• network with senior government officials from the UK; and
  • reflect on UK good practice and their implications for existing audit practices in Turkish government.
Liz Dempsey and Peter Liver from the NSPCC
Participants during their visit to the LB of Barnet

The study trip included visits to the Audit Commission; London Boroughs of Barnet, Haringey, and Westminster; Department of Health; NSPCC; Centre of Public Scrutiny; Local Government Association; and National Fraud Authority. The learning outcomes have been summarised in a report of the study visit (PDF).


Leadership for more open, co-produced and efficient public services in the UK

Governance International organised a five day study visit to London for 30 senior officials from the federal and state agencies in Germany. The study visit was part of the training and development programme of the Speyer Leadership College run by Prof. Dr. Hermann Hill. During their visit to London, participants met public sector leaders and active citizens and discussed with them issues around open government, social media, public service co-production and leadership development. Thanks to the Konrad Adenauer Foundation, the delegates also had the chance to meet MP David Davies in the Houses of Parliament.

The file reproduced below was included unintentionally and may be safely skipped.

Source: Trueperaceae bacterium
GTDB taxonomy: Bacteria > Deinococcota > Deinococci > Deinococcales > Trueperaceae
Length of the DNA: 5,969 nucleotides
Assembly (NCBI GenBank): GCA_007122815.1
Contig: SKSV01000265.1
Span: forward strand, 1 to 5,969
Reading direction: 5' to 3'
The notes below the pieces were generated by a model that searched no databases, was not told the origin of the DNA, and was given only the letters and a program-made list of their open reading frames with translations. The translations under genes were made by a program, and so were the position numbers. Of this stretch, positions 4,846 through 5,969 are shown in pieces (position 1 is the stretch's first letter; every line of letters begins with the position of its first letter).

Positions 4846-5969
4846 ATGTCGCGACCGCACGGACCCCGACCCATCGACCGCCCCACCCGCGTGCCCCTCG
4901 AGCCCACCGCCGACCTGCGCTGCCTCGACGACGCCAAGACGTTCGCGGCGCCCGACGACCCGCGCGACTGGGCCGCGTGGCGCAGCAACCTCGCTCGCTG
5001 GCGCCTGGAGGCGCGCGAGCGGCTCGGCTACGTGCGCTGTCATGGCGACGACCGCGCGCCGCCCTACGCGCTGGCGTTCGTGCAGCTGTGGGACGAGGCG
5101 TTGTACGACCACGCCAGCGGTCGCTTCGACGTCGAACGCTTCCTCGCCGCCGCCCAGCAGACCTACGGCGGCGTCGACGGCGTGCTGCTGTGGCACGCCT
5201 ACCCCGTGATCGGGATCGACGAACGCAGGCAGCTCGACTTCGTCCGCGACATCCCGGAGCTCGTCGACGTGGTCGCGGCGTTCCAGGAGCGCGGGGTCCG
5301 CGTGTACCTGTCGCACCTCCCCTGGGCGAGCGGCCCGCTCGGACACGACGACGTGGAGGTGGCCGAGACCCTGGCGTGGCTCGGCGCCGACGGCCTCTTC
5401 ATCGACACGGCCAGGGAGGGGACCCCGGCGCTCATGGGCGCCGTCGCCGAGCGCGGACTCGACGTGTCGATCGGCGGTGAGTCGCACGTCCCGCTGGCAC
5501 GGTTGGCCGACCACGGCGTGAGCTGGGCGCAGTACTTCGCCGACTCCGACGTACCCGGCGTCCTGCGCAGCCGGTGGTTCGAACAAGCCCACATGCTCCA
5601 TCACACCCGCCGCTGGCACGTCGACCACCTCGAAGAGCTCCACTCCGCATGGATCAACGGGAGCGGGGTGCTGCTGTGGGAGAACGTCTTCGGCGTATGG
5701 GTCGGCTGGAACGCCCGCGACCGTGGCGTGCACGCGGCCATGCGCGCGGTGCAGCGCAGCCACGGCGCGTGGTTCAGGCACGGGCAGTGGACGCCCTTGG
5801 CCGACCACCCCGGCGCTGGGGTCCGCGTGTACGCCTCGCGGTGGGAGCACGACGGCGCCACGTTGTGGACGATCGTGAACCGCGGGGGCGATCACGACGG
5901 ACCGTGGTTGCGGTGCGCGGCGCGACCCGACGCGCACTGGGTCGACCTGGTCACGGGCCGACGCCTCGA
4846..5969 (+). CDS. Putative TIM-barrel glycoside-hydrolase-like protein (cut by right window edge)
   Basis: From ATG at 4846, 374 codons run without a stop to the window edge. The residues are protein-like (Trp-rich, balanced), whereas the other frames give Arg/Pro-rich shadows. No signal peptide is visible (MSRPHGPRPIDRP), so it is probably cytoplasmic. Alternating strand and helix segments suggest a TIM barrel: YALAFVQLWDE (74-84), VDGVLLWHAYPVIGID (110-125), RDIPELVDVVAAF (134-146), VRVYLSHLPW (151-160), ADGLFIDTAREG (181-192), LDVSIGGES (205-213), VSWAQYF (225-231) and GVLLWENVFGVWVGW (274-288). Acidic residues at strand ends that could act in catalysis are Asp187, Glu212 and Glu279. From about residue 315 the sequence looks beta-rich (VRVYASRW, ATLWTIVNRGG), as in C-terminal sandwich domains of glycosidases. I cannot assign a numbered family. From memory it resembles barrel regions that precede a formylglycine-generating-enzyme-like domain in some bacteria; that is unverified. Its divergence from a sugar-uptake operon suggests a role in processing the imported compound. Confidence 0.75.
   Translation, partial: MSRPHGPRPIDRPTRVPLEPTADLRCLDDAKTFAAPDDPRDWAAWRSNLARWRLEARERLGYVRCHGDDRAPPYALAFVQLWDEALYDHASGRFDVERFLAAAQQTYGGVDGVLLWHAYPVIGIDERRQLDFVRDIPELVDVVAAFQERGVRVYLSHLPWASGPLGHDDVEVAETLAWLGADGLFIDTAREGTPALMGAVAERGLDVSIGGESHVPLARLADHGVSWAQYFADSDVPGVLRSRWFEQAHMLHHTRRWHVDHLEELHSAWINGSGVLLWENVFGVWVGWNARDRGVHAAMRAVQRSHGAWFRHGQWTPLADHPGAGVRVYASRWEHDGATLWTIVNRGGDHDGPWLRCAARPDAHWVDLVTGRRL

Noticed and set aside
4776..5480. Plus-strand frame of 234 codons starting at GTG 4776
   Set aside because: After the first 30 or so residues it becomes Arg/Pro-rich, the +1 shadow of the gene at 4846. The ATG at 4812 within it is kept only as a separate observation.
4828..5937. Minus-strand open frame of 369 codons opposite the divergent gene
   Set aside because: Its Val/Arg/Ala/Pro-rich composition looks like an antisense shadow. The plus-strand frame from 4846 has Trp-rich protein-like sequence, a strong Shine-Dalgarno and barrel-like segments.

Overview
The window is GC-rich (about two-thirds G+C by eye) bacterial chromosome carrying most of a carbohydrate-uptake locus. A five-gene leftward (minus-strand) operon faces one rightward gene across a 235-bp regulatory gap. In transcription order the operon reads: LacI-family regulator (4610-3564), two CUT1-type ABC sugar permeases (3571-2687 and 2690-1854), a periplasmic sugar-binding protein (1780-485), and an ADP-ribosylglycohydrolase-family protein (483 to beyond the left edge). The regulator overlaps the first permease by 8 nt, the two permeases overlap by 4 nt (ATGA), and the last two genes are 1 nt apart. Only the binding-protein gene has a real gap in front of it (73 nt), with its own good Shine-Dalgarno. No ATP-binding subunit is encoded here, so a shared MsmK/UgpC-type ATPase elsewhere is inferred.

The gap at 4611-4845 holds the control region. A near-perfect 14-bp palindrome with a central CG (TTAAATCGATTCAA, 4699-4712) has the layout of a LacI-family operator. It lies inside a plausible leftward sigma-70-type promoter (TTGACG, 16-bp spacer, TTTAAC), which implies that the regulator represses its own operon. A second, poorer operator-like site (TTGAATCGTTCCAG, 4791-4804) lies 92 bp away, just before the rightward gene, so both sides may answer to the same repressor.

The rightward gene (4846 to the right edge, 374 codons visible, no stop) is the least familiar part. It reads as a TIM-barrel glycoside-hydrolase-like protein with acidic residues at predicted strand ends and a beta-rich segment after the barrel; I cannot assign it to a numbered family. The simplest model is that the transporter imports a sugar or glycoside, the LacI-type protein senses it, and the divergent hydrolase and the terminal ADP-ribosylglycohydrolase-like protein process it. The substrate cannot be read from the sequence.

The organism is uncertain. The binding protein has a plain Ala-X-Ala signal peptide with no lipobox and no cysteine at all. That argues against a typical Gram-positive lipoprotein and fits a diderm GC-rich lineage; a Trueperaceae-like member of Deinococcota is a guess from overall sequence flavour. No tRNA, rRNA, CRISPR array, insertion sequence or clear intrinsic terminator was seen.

The project manager Anke Mrozowski produced a report to reflect on the UK public sector reforms from a German perspective (pdf download).


Community engagement champions in the UK

The German delegates with the Governance International team and the hosts of the Lambeth visit.

How do citizen really experience community engagement in different European countries? Why do they get engaged and what do they get out of it? Hannes Wezel, Head of Community Engagement of Nuertingen Council, Rainer Nübel, a well known German journalist, and Mario Wezel, a professional photographer, went on the road to visit several European countries in early 2011 to find out.